This research paper has been published in JAMA Psychiatry.
Question: Is intrauterine exposure to selective serotonin reuptake inhibitors (SSRIs) and prenatal or postnatal depressive symptoms associated with brain morphologic trajectory in offspring?
Findings: In this cohort study of 3198 mother-infant dyads, compared with no maternal SSRI exposure or depressive symptoms, prenatal SSRI use was associated with less cerebral gray matter in children that persisted from 7 to 15 years of age and greater increases in volumes of the amygdala and fusiform gyrus in children that did not persist until early adolescence.
Meaning: Maternal SSRI use during pregnancy may be associated with altered brain development in offspring.
The abstract says:
“Importance: Clinical decision-making on antidepressant treatment during pregnancy, particularly selective serotonin reuptake inhibitors (SSRIs), is challenging, as both prenatal SSRI exposure and maternal depressive symptoms may be associated with negative outcomes in offspring.
Objective To investigate the association between intrauterine SSRI exposure and maternal depressive symptoms and structural brain development in offspring from mid-childhood to early puberty.
Design, Setting, and Participants: This prospective, population-based cohort study was embedded in the Generation R Study in Rotterdam, the Netherlands. All pregnant individuals with an expected delivery date between April 1, 2002, and January 31, 2006, were invited to participate. Data were analyzed from February 1 to September 30, 2022.
Exposure: Maternal-reported SSRI use verified by pharmacy records. In mid-pregnancy and 2 and 6 months after delivery, participants reported depressive symptoms using the Brief Symptom Inventory and were divided into 5 groups: SSRI use during pregnancy (n = 41; 80 scans), SSRI use only before pregnancy (n = 77; 126 scans), prenatal depressive symptoms without prenatal SSRI use (n = 257; 477 scans), postnatal depressive symptoms only (n = 74; 128 scans), and nonexposed control individuals (n = 2749; 4813 scans).
Main Outcomes and Measures: The main outcome was brain morphometry in offspring, including global and cortical brain volumes, measured at 3 magnetic resonance imaging assessments from 7 to 15 years of age.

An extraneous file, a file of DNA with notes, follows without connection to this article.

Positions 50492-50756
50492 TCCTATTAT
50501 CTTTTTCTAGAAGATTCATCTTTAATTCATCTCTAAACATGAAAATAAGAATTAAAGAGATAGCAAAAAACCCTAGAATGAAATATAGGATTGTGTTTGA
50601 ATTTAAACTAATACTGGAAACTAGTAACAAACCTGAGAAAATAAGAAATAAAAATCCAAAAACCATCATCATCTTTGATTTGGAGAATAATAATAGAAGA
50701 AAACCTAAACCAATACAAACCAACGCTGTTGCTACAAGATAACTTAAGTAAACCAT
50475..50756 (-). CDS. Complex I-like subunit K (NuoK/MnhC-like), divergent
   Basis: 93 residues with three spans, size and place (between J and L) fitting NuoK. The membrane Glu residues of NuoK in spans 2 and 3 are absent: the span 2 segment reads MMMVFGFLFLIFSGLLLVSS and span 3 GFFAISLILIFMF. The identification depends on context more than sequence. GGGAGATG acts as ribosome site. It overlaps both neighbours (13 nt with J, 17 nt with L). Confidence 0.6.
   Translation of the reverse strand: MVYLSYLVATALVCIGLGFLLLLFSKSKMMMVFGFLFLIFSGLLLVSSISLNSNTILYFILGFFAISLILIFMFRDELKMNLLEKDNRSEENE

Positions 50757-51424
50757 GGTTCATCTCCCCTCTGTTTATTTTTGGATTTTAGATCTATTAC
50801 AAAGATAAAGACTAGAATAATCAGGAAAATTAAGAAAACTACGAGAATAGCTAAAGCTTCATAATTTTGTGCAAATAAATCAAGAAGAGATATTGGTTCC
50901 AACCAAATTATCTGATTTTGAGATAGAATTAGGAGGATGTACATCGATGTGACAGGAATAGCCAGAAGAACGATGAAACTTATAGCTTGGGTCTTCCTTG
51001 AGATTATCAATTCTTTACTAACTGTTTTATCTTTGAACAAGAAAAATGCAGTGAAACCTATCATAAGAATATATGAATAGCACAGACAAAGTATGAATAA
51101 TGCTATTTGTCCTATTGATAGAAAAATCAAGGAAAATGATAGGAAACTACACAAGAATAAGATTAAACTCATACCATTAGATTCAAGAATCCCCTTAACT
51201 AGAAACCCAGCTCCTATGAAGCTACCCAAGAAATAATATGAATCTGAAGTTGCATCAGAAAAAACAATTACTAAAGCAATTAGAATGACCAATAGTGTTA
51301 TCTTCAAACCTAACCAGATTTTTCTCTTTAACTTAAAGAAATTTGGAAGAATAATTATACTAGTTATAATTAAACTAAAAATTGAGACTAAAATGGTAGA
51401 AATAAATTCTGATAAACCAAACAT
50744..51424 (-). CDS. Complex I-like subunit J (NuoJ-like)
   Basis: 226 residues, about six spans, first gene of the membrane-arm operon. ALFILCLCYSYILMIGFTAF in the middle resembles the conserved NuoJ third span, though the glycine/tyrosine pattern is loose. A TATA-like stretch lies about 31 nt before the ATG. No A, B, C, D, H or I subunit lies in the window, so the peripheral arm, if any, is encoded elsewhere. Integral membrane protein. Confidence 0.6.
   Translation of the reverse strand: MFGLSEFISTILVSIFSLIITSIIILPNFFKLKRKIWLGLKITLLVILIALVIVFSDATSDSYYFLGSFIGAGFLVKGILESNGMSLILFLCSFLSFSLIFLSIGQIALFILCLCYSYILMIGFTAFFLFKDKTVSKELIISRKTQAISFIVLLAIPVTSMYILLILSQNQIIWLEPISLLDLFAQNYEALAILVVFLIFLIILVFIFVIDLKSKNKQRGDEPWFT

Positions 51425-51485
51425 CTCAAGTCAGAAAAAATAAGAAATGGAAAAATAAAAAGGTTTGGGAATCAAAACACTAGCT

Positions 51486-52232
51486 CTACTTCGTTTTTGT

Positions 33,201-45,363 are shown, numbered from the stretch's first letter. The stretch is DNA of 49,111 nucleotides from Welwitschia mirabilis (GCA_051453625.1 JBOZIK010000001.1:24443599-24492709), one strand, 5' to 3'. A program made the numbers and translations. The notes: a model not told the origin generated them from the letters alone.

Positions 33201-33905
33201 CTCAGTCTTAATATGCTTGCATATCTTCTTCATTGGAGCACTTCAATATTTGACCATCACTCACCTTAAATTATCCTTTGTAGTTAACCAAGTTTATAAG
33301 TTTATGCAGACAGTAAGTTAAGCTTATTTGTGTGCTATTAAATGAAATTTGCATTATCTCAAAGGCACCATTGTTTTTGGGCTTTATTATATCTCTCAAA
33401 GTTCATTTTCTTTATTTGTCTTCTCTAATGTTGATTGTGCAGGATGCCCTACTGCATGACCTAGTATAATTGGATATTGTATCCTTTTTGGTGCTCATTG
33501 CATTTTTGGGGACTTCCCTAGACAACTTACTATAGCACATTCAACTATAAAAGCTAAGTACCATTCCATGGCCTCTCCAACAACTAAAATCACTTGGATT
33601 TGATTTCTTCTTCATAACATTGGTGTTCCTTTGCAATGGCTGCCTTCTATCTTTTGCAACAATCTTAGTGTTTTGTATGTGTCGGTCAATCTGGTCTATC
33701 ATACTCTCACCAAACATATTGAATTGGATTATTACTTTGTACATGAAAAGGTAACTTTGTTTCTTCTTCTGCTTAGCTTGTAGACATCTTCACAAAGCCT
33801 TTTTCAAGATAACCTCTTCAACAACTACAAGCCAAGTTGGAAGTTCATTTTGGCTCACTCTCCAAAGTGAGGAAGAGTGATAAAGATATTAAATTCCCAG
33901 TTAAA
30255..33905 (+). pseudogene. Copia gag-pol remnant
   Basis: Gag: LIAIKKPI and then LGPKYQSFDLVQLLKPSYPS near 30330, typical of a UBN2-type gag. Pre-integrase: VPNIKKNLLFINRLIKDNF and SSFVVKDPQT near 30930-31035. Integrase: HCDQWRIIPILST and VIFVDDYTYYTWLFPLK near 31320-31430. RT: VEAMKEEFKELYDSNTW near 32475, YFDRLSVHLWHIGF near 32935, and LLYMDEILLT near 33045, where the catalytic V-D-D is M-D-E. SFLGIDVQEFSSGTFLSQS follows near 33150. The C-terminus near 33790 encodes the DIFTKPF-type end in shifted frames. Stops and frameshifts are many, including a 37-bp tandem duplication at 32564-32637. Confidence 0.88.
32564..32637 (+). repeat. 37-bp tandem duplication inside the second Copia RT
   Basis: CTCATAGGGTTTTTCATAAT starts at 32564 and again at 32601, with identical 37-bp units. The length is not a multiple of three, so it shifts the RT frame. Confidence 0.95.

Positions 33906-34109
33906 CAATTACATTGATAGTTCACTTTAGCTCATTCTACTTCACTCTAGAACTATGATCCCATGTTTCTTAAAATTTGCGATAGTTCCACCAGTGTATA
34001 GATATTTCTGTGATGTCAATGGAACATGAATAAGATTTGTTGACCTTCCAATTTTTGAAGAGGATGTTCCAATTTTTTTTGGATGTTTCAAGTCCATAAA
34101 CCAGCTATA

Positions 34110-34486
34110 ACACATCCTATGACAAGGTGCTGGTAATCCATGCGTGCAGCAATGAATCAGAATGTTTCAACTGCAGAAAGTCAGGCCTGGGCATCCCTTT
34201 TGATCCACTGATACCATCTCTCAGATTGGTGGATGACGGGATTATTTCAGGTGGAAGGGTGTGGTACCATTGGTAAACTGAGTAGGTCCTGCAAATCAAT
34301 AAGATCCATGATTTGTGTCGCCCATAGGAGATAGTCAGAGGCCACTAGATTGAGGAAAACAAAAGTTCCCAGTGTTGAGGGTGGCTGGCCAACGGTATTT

Results: The study included 3198 mother-child dyads. A total of 3198 mothers (100%) identified as women; mean (SD) age at intake was 31.1 (4.7) years. Children (1670 [52.2%] female) underwent brain imaging assessment from 7 to 15 years of age with 5624 total scans. Most brain gray matter volumes showed an inverted U–shaped trajectory. Compared with nonexposed controls, children prenatally exposed to SSRIs had less cerebral gray matter (β [SE], −20 212.2 [7285.6] mm3; P = .006), particularly within the corticolimbic circuit, which persisted up to 15 years of age. Children exposed to SSRIs prenatally showed a steeper increase in volumes of the amygdala (age interaction: β [SE], 43.3 [13.4] mm3; P = .006) and fusiform gyrus (age interaction: β [SE], 168.3 [51.4] mm3; P = .003) from 7 to 15 years of age. These volumetric differences in the amygdala and fusiform observed in childhood did not persist until early adolescence. Prenatal depression was associated with a smaller volume in the rostral anterior cingulate gyrus (β [SE], −166.3 [65.1] mm3; P = .006), and postnatal depression was associated with a reduced fusiform gyrus (β [SE], −480.5 [189.2] mm3; P = .002). No association of SSRI use before pregnancy with brain outcomes was observed.
Conclusions and Relevance: The results of this cohort study suggest that prenatal SSRI exposure may be associated with altered developmental trajectories of brain regions involved in emotional regulation in offspring. Further research on the functional implications of these findings is needed …”
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